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Crohn's Disease Forum » Treatment » Enteral Nutrition & TPN » Total parenteral nutrition (TPN)


11-05-2009, 08:15 PM   #1
Skinny Dub
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total parenteral nutrition (TPN)

Not sure where to post this but this forum seems to get the most traffic. I have tried the search function and didn't really come up with much on the topic, so lets start one.

For me personally my self and family and now my doctors would like to get me on TPN. The main concern for us is an infection before surgery and having to delay that.

Reasons
1. cant eat anymore then one or two small meals a day (still get pain).
2. have lost more then 20lbs in a few months.
3. my weight is down to 115lbs I'm 5'8" 24 year old male
4. malnourished do to the fact I cant eat.
5: Want to get everything boosted up before surgery next month.

Insurance is a whole other game I have to try and play, to get them to cover it as of now it looks like I need to go threw the ER to try and receive it. Hopefuly cover me if I am at home with it aswell but that might be long shot.

Please share your thoughts experience and or anyone Else's that has been on TPN.
11-05-2009, 08:26 PM   #2
imisspopcorn
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From personal experience, I have only been on it once. It was last year right before my resection. I was on it for about 5 days and then discharged. You will need some sort of central line ie...PICC line. The PICC insertion is a piece of cake IMO. TPN can be very hard on your kidneys so you probably will be seen by a nephrologist. Also, the concentration of glucose is a great source of energy for pesky bacteria, so you have an increased risk of infection. Since it is given via a central catheter, you really don't want an infection in that area.

You need protein to heal after any sort of surgery, it probably will help you in the long term. Relatively speaking, the risks associated with Tpn are minimal if monitored.
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11-05-2009, 09:29 PM   #3
Skinny Dub
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Quoted from wikipedia

Parenteral nutrition is provided when the gastrointestinal tract is nonfunctional because of an interruption in its continuity or because its absorptive capacity is impaired (Kozier et al., 2004). It has been used for comatose patients, although enteral feeding is usually preferable, and less prone to complications. Indications: TPN may be the only feasible option for patients who do not have a functioning GI tract or who have disorders requiring complete bowel rest, such as the following: Some stages of Crohn's disease or ulcerative colitis, bowel obstruction, certain pediatric GI disorders, e.g., congenital GI anomalies, prolonged diarrhea regardless of its cause, or short bowel syndrome due to surgery (The Merck Manual, 2008).

Short-term PN may be used if a person's digestive system has shut down (for instance by peritonitis), and they are at a low enough weight to cause concerns about nutrition during an extended hospital stay. Long-term PN is occasionally used to treat people suffering the extended consequences of an accident, surgery, or digestive disorder. PN has extended the life of children born with nonexistent or severely deformed organs. People have survived on total parenteral nutrition for more than 35 years, living fully productive lives.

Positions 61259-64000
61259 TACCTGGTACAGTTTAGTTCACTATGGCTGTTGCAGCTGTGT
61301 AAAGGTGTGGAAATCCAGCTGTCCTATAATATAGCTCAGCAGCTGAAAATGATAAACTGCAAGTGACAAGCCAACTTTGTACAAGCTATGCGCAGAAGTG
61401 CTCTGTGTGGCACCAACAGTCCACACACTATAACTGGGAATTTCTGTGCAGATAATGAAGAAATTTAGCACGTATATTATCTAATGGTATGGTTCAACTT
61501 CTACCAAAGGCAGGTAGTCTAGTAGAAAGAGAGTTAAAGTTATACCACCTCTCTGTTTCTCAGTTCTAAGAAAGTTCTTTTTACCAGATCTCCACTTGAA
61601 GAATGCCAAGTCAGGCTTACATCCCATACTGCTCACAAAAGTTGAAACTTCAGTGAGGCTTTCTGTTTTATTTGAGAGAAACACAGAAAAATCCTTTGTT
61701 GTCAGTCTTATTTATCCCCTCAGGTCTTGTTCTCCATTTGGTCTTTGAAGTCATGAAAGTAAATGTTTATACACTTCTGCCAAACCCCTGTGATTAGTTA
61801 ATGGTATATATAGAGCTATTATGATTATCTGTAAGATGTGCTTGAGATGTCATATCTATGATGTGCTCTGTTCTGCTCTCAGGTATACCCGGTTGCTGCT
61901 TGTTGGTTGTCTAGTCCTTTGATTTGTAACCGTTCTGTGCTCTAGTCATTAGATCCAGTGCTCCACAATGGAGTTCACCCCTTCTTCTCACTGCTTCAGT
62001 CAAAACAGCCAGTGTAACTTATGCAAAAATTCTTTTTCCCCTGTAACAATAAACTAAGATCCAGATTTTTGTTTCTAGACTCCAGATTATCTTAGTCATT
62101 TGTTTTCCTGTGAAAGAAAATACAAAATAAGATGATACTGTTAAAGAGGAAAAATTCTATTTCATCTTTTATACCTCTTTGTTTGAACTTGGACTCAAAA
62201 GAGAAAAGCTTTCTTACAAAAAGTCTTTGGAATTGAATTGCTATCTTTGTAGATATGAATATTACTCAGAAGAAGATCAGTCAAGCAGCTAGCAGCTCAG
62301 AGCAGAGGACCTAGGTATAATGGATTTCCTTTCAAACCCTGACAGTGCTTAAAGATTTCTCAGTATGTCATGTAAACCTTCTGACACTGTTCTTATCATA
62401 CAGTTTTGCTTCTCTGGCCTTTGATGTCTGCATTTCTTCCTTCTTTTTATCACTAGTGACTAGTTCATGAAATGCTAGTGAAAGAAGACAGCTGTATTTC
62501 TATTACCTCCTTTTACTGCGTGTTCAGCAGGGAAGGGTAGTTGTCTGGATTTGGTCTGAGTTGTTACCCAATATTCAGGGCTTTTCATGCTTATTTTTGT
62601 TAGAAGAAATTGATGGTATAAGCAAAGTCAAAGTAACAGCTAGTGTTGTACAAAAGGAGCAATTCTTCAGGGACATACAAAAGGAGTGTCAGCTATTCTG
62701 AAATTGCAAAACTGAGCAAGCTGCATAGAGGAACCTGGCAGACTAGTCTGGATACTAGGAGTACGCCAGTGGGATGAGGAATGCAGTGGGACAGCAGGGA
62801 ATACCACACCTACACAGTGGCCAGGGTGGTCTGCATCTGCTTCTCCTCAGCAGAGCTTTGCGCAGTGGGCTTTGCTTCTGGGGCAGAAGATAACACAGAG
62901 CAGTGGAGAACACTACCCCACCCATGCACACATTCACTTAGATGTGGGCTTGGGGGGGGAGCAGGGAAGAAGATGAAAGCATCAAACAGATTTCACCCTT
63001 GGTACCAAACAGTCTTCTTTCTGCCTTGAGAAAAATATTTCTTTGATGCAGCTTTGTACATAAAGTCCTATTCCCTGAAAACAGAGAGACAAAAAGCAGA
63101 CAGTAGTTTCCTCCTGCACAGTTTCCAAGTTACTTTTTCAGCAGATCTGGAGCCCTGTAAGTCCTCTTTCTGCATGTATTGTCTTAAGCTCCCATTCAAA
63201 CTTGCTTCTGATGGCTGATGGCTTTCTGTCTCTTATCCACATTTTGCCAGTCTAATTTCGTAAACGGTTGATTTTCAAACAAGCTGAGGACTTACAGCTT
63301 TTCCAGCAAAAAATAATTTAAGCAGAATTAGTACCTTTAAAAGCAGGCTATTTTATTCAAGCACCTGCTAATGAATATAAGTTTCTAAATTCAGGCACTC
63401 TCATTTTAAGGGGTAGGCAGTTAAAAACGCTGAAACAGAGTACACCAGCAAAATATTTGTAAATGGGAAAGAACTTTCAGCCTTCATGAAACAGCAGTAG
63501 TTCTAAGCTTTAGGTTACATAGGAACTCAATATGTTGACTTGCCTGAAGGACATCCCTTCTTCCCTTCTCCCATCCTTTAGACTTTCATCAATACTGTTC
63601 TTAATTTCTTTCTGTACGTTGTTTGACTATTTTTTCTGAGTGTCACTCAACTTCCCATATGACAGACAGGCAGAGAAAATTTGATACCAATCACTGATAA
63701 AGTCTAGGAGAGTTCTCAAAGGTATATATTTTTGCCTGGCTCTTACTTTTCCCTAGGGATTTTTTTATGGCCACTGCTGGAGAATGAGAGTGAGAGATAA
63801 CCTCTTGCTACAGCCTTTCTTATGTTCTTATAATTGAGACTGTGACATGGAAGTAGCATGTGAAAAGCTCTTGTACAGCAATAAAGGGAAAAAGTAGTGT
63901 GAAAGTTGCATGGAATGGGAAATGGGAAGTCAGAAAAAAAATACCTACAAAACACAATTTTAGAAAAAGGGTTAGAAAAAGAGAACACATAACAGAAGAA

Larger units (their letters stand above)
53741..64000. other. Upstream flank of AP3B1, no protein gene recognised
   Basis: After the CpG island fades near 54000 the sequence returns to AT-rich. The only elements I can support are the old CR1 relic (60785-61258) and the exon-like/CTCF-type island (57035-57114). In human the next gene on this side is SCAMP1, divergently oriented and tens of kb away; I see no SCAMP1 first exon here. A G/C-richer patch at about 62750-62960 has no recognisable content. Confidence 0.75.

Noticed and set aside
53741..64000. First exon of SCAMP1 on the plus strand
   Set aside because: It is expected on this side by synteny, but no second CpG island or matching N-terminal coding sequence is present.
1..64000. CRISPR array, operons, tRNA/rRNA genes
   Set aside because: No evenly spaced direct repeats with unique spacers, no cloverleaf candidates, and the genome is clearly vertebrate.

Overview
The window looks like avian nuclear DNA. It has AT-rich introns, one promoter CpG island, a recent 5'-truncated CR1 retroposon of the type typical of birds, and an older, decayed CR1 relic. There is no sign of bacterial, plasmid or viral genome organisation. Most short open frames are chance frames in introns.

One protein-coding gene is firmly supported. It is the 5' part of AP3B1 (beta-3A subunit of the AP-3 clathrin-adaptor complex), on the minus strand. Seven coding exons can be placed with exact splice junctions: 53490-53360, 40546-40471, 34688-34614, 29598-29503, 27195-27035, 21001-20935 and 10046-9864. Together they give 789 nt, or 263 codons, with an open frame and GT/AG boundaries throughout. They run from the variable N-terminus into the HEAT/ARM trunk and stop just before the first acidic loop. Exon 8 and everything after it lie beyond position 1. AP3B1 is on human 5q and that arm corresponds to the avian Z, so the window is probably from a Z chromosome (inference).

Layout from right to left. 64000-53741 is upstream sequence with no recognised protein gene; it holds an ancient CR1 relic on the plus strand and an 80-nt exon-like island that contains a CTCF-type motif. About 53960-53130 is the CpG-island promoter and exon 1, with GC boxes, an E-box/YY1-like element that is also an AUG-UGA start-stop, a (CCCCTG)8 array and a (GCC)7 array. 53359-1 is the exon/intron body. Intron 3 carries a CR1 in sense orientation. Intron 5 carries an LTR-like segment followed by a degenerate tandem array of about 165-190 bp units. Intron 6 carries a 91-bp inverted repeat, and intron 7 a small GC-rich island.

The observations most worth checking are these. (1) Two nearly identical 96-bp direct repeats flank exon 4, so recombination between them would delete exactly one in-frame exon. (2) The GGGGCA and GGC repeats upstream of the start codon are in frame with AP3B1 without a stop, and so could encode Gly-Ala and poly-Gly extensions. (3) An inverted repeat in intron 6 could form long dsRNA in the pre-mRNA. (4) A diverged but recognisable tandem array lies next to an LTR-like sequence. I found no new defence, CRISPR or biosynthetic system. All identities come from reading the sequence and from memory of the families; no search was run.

The preferred method of delivering PN is with a medical infusion pump. A sterile bag of nutrient solution, between 500 mL and 4 L, is provided. The pump infuses a small amount (0.1 to 10 mL/hr) continuously in order to keep the vein open. Feeding schedules vary, but one common regimen ramps up the nutrition over one hour, levels off the rate for a few hours, and then ramps it down over a final hour, in order to simulate a normal metabolic response resembling meal time. This should be done over 12 to 24 hours rather than intermittently during the day.

Chronic PN is performed through a central intravenous catheter, usually through the subclavian or jugular vein with the tip of the catheter at the superior vena cava without entering the right atrium. Another common practice is to use a PICC line, which originates in the arm, and extends to one of the central veins, such as the subclavian with the tip in the superior vena cava. In infants, sometimes the umbilical vein is used.

Battery-powered ambulatory infusion pumps can be used with chronic PN patients. Usually the pump and a small (100 ml) bag of nutrient (to keep the vein open) are carried in a small bag around the waist or on the shoulder. Outpatient TPN practices are still being refined but have been used for years. Patients can receive the majority of their infusions while they sleep and instill heparin in their catheters when they are done to simulate a more "normal" life style off the pump.

Aside from their dependence on a pump, chronic PN patients can live quite normal lives. A non-profit organization, the Oley Foundation, provides free information and programs to better the quality of life for PN and tube fed patients.

In most US hospitals, clinical pharmacists evaluate the patient's individual data and decide what PN formula to use.
The most common complication of PN use is bacterial infection, usually due to the increased infection risk from having an indwelling central venous catheter. In patients with frequent bacterial infections, fungal infections can also occur. Liver failure, often related to fatty liver, may sometimes occur. This condition is generally due to excess in glucose provided in PN solutions.